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So Much More than I Could Have Ever Asked For

by Tara Roper  
12/23/2009 / Short Stories


I was seven years old. Cabbage Patch kids had just hit the market and were the most coveted item for girls my age. But, for me, there was also, the Ice Cream Dolls. These dolls, not as well known as Cabbage Patch dolls, were every bit as adorable! They had these oversized heads, were about 2 feet tall, and had ice cream cone necklaces around their necks. They had this sort of rag doll clothing and smelled sooo good, but I digress...

It was the day after Halloween, 1982. I got off the bus at Spring Street and walked down Greenwood Street to my house. It was one of those amazing fall days in Wakefield. Cold, but nice. Breezy, but calm. I made my way down the street and began practicing my pitch to Santa...

."Sir, I'd really like a Cabbage Patch or an Ice Cream doll for Christmas this year."

"No", I thought, too formal.

How about " Santa, can I pretty pretty pretty please have a Cabbage Patch or Ice Cream doll? I have been good all ...., wait...that is lying to Santa...Okay, I have been good since Tuesday and the stuff before that I already told my CCD teacher, so I think I'm in the clear on those. Anyhow, Santa, I'm a pretty good kid, I clean my room, do my homework, always tell my Mom when my little brothers are doing something wrong, really, every time they mess up, my mom can count on me to tell her, I'm honest like that. I just helped my mom put in all the storm windows on the porch last week too."

Well, that's it, I'm just about home now.

I stepped into my house, and my mom was sitting in her usual spot, the kitchen table straight ahead. She had her CVS memo pad out and was crossing off her to dos and preparing grocery lists. As I approached the table, I glanced down and had a second to think how funny it was that my mother had on her work nylons and her open toed slippers. I sat down and said,

"Ma, does Santa really read our lists?"

"Of course.", she replied.

"But, Ma, does he give really special things even if someone isn't that special?"

She put her Bic pen down, and looked at me quizzically.

" What do you mean? I'm sure he thinks you are, you probably aren't talking about yourself right?"

I replied, "Well, yah, I am,... so, here is the thing, I want a cabbage patch kid or an ice cream doll and I can't decide which, but both are really really wicked awesome. Patti said Santa can bring one or the other.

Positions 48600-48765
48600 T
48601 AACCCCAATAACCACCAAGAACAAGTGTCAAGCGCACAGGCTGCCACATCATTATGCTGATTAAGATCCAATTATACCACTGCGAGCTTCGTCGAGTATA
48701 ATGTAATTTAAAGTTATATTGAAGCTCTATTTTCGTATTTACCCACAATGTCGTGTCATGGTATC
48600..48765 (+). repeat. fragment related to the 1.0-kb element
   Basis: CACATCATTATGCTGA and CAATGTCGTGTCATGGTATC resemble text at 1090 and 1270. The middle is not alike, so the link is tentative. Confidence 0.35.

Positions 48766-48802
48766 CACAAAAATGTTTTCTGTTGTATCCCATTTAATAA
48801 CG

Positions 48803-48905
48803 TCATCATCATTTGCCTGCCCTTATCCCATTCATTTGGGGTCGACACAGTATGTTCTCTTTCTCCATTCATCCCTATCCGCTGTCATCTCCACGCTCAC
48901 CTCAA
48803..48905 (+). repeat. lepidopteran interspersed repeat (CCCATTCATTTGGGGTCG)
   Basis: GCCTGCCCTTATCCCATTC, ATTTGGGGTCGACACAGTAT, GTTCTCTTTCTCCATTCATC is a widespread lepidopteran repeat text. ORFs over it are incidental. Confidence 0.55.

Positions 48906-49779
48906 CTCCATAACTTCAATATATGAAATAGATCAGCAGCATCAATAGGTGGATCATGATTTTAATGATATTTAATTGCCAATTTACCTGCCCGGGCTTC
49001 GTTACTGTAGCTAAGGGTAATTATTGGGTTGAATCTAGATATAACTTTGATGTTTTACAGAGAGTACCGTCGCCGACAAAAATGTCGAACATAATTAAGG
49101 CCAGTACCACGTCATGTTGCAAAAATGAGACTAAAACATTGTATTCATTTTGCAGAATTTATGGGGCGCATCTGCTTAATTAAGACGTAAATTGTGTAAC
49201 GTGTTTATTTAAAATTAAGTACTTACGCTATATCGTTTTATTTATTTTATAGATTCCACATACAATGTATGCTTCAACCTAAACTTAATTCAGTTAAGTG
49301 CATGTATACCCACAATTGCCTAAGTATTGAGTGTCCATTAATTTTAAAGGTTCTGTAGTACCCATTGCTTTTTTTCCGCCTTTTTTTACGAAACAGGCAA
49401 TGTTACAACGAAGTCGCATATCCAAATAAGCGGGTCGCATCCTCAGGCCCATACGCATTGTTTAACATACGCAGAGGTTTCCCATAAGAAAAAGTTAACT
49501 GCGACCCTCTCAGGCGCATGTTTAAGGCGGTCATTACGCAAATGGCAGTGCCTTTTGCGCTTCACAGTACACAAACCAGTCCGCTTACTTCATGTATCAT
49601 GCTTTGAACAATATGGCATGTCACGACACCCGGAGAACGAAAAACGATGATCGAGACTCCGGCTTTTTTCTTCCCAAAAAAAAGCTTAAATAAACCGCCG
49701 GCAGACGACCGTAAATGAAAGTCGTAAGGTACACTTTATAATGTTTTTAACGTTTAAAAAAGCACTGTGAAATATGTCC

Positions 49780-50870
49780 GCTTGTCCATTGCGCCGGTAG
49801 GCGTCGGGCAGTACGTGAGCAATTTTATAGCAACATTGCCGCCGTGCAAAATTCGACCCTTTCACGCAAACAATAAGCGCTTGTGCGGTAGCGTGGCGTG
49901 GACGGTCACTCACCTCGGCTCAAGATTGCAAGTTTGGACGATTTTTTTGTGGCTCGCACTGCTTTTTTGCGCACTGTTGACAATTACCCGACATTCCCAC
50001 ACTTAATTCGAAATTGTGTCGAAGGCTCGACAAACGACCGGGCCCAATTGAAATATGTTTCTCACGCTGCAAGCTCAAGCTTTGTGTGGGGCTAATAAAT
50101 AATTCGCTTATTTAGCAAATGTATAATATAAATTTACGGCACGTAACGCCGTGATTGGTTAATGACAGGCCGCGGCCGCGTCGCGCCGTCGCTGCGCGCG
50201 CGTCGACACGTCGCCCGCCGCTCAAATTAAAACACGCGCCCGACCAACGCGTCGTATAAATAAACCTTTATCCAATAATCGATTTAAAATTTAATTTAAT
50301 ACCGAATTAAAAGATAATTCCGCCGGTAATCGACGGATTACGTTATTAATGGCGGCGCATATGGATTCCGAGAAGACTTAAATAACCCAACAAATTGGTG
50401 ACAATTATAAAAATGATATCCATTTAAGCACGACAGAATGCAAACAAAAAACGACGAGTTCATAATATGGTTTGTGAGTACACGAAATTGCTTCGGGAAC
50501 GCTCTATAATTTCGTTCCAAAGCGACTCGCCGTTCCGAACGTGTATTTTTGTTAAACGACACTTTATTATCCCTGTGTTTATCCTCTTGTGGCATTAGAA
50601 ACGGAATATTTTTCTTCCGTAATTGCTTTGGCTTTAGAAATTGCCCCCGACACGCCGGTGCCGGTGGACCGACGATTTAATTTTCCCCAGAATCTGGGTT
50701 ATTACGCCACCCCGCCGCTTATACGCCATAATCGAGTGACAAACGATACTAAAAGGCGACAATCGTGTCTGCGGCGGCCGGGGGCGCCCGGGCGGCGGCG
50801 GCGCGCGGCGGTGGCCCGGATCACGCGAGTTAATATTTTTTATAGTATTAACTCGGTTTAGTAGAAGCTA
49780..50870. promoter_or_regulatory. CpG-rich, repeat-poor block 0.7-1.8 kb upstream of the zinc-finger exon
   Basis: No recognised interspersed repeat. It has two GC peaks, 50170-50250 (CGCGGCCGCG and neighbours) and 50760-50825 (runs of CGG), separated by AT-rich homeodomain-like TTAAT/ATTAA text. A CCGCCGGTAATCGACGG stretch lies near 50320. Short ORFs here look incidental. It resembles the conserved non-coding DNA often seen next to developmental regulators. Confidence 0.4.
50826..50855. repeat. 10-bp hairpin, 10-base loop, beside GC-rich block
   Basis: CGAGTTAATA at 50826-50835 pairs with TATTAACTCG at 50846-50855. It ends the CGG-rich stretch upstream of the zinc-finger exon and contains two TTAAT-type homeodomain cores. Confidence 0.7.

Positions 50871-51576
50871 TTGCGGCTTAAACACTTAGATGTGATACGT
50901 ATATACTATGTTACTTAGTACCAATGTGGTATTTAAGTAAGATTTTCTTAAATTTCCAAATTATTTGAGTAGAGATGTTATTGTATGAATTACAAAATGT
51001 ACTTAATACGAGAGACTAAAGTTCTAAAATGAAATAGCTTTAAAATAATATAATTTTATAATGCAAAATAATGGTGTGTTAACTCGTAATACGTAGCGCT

Do you think Santa could ever get me one of either one of those?"

My mother paused, and replied " We can write to him and ask him, but, honey, I think he may be short on elves and may have a hard time getting, I mean, making both."

"But, I can still write down one or the other on my list right?", I asked.

"Sure, do that." she replied. " Oh, and I already cleared the decks down here, take your schoolbag upstairs with you."

As I complied, I thought "it would be perfect if an elf was looking in right now at me listening to my mom!". I headed towards the stairs and looked back just long enough to see her flipping through her memo pad and writing down something on a blank sheet. That is my mum, always working on something! I spent the next half hour watching the Brady's. The one where Mrs. Brady loses her voice before the Christmas performance. But, Carol Brady was far from my thoughts...Cabbage Patch or Ice Cream Doll...hmmmm. Which did I want more? I can't decide! This went on and on, Red Ryder bee bee gun style for another eight weeks.

Flash forward a couple months, night before Christmas.

My parents send us off to bed with the stern reminder

" You cannot get your gifts until you see the sun. Santa may not be finished giving you gifts, and we need to check downstairs first."

But, you can bet the second there is even a sliver of sun, we will be up and in my parent's room. I wake up a little before the sun does and sit there sort
of wondering about Santa's final decision and how just 10 feet under exactly where I am laying, there is either, a Cabbage Patch Kid or an Ice Cream doll. I think back to my conversation with my mother. I think,

"Does Santa think I'm special enough to get one of these?"
My mom says so, but...well, she's my mom, she has to say that.

A few more minutes pass and I do believe I see a slice of sunlight.
We know the drill, we need to wake up my parents first because, they have to go downstairs and make sure Santa is gone. So, we tip toe in to their room. First thing I see, my Dad's feet. He moves them in his sleep, it's so funny. We all do the quiet laugh and start the jabbing and tapping.

"Ma, Dad, get up, its morning!".